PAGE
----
Risk of Winter Grazing

Key Points

  • Grass Tetany is likely to be a concern this winter, especially if further rainfall events occur
  • Supplementary feeding hay or silage and a high magnesium supplement can help reduce the risk
  • Frothy Bloat will likely be a concern in late winter or early spring
  • Measure, monitor and manage pasture clover cover
  • StockGro-Bloat Control is an effective tool for preventing and alleviating bloat in cattle.


The good drop of rain received last week will hopefully be a sign of more to come, and kickstart pasture growth in the southern states before we get into the heart of winter.

However, don’t forget that growing grass in winter can also cause problems for livestock. The two big risks if we get flush pasture growth during winter are Grass Tetany and Bloat. Below we estimate the likelihood, assess why and offer management advice.


Grass Tetany (Hypomagnesemia)

Likelihood: High

Why would Grass Tetany be a concern this winter?

A high requirement for essential minerals and trace elements during lactation, especially magnesium (Mg), is magnified by low magnesium and high potassium (K) levels in emerging winter pasture, especially after a dry spell.

How to manage Grass Tetany this winter?

Although any green pick coming through after the rain can replace supplementary feeding (e.g. hay or silage), we would advise against completely pulling back on supplementary feed until the pasture is well established, as it can dilute K levels and provide additional Mg.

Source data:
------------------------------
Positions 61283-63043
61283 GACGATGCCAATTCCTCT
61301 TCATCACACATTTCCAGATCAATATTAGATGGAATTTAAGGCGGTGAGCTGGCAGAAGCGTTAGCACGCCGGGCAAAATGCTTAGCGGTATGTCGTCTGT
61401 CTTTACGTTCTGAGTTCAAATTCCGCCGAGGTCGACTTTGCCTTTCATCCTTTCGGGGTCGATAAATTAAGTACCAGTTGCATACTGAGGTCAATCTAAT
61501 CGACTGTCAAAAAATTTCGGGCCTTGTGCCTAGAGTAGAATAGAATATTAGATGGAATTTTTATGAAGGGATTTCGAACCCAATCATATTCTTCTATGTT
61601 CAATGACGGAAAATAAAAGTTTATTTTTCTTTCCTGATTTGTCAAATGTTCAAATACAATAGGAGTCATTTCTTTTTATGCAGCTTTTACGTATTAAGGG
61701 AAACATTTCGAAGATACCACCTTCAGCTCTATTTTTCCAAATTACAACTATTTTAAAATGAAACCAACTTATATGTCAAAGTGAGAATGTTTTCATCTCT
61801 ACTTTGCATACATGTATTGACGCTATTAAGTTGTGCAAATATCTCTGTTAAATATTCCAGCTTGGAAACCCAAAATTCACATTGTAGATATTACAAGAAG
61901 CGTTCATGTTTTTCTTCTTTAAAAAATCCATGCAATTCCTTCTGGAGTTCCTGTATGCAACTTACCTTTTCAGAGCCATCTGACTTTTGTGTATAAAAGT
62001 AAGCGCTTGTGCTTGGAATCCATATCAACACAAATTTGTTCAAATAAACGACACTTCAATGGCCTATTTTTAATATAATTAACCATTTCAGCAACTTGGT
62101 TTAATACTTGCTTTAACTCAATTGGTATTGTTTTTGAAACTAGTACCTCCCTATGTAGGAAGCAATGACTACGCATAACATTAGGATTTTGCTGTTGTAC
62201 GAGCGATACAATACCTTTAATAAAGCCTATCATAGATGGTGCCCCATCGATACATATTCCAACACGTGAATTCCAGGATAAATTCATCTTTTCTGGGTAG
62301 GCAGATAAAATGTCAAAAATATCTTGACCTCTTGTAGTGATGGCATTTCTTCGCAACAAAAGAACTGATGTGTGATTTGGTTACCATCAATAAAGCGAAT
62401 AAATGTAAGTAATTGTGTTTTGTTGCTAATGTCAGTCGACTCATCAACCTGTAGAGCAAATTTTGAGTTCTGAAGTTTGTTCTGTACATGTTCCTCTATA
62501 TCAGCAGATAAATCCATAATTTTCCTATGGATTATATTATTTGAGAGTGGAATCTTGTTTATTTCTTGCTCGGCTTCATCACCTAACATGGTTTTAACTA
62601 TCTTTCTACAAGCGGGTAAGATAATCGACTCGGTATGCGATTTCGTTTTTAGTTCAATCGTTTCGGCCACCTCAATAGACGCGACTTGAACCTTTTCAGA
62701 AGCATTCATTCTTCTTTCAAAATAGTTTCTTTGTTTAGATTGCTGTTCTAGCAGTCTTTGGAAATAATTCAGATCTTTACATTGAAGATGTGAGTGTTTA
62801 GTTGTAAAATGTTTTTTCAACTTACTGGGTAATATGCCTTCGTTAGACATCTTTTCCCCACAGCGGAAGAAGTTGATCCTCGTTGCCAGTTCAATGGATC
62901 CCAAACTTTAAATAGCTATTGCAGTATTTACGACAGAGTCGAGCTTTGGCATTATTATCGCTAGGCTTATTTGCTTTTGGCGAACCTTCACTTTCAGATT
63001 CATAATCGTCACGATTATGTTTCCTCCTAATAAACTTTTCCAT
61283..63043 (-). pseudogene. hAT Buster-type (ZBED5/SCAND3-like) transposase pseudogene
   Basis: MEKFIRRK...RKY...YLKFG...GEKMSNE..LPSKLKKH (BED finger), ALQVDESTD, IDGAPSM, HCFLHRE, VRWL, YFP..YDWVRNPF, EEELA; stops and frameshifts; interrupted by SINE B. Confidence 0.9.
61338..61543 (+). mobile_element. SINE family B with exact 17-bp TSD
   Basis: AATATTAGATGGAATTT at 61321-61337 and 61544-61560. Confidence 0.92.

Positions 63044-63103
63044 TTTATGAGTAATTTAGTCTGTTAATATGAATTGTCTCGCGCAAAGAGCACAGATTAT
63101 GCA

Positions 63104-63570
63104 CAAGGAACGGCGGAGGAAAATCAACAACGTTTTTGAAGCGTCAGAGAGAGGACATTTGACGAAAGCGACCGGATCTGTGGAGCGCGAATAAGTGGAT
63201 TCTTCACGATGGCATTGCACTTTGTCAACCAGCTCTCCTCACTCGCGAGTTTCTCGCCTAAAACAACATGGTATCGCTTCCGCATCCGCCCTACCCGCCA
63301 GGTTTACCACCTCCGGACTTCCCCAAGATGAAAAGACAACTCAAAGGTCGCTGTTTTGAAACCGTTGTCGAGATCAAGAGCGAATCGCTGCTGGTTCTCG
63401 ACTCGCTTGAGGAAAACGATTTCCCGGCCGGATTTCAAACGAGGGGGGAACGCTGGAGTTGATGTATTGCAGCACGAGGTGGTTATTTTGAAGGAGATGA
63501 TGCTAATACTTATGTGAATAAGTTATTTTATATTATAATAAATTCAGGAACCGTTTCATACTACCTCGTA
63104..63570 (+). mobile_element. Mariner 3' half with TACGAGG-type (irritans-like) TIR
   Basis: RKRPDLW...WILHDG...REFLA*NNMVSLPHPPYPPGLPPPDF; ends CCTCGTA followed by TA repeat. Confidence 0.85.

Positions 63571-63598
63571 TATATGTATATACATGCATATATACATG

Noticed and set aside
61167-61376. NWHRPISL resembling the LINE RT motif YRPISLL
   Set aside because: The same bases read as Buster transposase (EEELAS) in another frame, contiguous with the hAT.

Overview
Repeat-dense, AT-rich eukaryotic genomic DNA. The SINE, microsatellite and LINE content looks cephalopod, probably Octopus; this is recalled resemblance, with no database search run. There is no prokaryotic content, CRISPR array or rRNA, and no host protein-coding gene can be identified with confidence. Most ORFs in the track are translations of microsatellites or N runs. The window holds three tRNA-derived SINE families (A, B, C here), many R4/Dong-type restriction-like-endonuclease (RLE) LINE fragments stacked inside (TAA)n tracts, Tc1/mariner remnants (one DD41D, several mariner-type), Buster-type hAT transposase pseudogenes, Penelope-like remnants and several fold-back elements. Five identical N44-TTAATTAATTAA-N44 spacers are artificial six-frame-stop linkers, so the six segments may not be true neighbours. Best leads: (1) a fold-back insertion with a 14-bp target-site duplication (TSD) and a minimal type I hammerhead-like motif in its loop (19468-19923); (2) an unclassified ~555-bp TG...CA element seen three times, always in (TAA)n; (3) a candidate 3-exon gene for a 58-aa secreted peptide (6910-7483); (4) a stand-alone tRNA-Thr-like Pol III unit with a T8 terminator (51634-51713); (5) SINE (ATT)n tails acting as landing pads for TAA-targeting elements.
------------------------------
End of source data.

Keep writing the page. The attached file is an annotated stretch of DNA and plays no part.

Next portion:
Additionally, we recommend providing animals with an effective high Mg supplement like StockGro-HiMag or StockMins-BoviMag that can satisfy essential mineral, vitamin and trace element requirements and best support lactating cows and their calves.


Frothy Bloat

Likelihood: Medium in early winter. High in late winter and spring

Why would Bloat be a concern this winter?

A combination of reduced ground cover on the back of the recent dry spell and expected warmer winter temperatures, with the odd sunny day, may see clover jump up and quickly establish as the dominant feed in winter paddocks.

Graph indicating the bloat risk at differing levels of colder cover in pasture.
Graph indicating the bloat risk at differing levels of clover cover in pasture.

How to manage Bloat this winter?

Observation of pasture growth and species is one of the most effective management tools. We suggest using the following method:

Measure: Assess current clover cover of the pasture. If the clover cover is <25% bloat risk is mild, if 25%-50% the risk is high and if >50% risk is severe.

Monitor: Regularly assess the clover cover of the pasture as it can change rapidly, especially after rain events or warm sunny days.

Manage: Move at risk livestock to a lower risk paddock, especially young naïve cattle. Where grazing clover is unavoidable, we recommend offering StockGro-Bloat Control to help prevent and alleviate the build-up of bubbles within the rumen and hay that can dilute the clover portion of the diet.


At AusFarm Nutrition Products we live ruminant nutrition every day. Over the past 45 years of farm visits, consultation and continual education, there is very little that our nutritionists have not seen. Contact our team to discuss reducing the risk of your winter grazing today.